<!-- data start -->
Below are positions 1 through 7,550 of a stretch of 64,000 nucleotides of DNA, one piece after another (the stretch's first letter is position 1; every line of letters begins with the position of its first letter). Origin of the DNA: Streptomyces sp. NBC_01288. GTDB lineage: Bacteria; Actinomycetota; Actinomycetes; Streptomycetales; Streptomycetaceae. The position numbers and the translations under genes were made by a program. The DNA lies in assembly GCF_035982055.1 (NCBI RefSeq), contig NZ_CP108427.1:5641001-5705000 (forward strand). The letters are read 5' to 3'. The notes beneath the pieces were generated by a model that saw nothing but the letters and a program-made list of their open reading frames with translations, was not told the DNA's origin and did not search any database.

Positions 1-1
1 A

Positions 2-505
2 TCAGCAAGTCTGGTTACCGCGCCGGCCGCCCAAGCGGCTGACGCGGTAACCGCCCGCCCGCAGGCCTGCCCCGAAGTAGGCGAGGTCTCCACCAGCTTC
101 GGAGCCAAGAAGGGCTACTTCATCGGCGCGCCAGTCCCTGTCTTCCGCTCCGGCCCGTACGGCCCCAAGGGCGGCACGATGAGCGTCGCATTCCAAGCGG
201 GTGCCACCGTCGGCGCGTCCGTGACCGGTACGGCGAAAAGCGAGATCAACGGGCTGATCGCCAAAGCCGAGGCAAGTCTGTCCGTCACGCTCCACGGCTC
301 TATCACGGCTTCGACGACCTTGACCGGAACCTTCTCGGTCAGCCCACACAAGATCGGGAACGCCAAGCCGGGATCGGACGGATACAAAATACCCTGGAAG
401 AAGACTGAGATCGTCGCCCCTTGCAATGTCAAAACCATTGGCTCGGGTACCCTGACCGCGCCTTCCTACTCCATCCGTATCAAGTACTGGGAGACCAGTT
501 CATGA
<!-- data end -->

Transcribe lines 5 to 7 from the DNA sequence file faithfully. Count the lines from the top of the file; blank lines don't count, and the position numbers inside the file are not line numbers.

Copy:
2 TCAGCAAGTCTGGTTACCGCGCCGGCCGCCCAAGCGGCTGACGCGGTAACCGCCCGCCCGCAGGCCTGCCCCGAAGTAGGCGAGGTCTCCACCAGCTTC
101 GGAGCCAAGAAGGGCTACTTCATCGGCGCGCCAGTCCCTGTCTTCCGCTCCGGCCCGTACGGCCCCAAGGGCGGCACGATGAGCGTCGCATTCCAAGCGG
201 GTGCCACCGTCGGCGCGTCCGTGACCGGTACGGCGAAAAGCGAGATCAACGGGCTGATCGCCAAAGCCGAGGCAAGTCTGTCCGTCACGCTCCACGGCTC